Disbelieving traders had a picnic, selling stock in the face of hollow official reassurances. Politicians, led by the nose by the Department of Finance and the Regulators, were among the last to admit the crisis. The markets were right and the State’s propagandists took a bath. The nation went bankrupt.

Old hands in the markets have recently been recalling similar days when Bertie Ahern was Minister for Finance back in the early Nineties. Devaluation then, like default today, was dismissed as out of the question. Bertie was blue in the face reassuring the world’s markets that Ireland would never devalue.

It took several months and billions in currency reserves — spent supporting the Irish pound — before the inevitable finally happened. Ireland’s currency enjoyed a few breathing spaces, but in the end the markets conquered. Official Ireland surrendered and devalued.

And, incidentally, Ireland boomed. Devaluation was far from the disaster predicted by its opponents. For many, it provided the realistic foundation for economic recovery.

Default need not be a disaster — but it will be worse if it is forced on us after months of denial.

Denial helps us to live in our current bubble of euphoria, a relief partly brought about by our change of government, and partly buoyed by two visits from world leaders. But we cannot live on the goodwill of the US president and the UK monarch for long.

The markets do not see Mr Obama or Queen Elizabeth putting bread on the tables. They see the razzmatazz as marginally helpful hype.

The cold index of Irish shares is reflecting a less emotional message. Ireland’s stock market is a tombstone. Last week the ISEQ languished 70 per cent below its all-time high. It has not enjoyed the sort of recovery seen in Mr Obama’s Dow (just 13 per cent below its peak) and Queen Elizabeth’s Footsie (only 15 per cent off the top).

Investors in Irish stocks are telling us that Ireland is a massively underperforming nation. They see little hope of us reaping the benefits of any global recovery. We are down and out. And on our own.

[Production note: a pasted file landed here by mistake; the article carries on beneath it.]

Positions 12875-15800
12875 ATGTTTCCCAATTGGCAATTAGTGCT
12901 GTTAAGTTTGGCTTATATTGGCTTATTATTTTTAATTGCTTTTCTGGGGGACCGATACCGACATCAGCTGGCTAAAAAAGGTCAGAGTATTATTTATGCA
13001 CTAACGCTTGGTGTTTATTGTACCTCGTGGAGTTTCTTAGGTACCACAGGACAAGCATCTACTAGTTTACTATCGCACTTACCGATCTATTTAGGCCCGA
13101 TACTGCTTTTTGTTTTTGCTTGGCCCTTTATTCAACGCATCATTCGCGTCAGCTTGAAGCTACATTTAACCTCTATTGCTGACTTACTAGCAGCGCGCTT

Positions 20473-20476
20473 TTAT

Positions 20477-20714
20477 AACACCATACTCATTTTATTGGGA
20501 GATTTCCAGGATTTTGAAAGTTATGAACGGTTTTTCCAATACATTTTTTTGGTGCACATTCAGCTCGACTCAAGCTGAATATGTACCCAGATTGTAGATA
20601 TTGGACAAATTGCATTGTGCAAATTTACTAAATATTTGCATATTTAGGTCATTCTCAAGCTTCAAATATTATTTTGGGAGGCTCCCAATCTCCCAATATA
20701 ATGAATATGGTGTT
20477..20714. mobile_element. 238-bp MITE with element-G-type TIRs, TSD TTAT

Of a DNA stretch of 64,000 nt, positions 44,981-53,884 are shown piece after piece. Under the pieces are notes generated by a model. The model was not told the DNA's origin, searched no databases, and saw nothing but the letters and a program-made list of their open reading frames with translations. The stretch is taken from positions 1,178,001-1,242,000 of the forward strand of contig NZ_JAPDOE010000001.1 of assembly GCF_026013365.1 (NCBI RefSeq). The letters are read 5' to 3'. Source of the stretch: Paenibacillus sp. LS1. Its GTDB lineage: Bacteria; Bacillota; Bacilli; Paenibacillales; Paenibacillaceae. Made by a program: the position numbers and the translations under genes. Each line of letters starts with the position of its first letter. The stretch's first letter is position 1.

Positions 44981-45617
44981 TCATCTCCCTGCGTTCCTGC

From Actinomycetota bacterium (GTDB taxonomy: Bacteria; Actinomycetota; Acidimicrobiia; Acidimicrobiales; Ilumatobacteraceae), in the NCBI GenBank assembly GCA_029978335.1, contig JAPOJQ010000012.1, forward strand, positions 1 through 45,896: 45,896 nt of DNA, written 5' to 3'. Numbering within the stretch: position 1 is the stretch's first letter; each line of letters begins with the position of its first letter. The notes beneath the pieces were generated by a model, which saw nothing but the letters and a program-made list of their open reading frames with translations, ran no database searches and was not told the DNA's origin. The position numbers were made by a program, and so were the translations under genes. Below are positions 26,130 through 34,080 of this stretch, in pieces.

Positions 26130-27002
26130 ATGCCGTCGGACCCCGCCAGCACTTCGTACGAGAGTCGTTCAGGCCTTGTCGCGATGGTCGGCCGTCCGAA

The Irish stockmarket is contradicting the bullish noises made by our politicians.

It does not recognise the temporary lift generated by royal or presidential visits. It reflects hard realities and the bottom line — not political spin, pageantry or flowery oratory.

Instead, stockmarket dealers will have noted that in the last 10 days the redundancy figures have rocketed, tax revenues have disappointed, retail sales numbers have fallen and bank lending is declining.

The Irish stockmarket, a cold barometer of economic prospects, is reflecting the raw reality that there may even be no growth this year.

It is showing little confidence in the Government’s ability to pull us out of the swamp. While there remains a mountain of popular goodwill for the new Coalition at home, it is unlikely to last when unfair measures like the penal pension levy begin to bite.

Investors from home and abroad are up in arms at the confiscation of 0.6 per cent of citizens’ pension savings. They are fearful that the Government will develop an appetite for such “smash and grab” raids on savings deposited elsewhere. They are already nervous at the splits in the Cabinet about punitive property taxes, the introduction of water rates and household levies. Measures are being announced by ministers, only to be modified following the emergence of pockets of resistance within the Cabinet itself.

Leo’s gaffe was not a pocket of resistance. It was the honest view of an inexperienced minister, thankfully not yet coached in the politics of denial, telling the unvarnished truth.

Leo is no loudmouth; Ireland could do with more like him.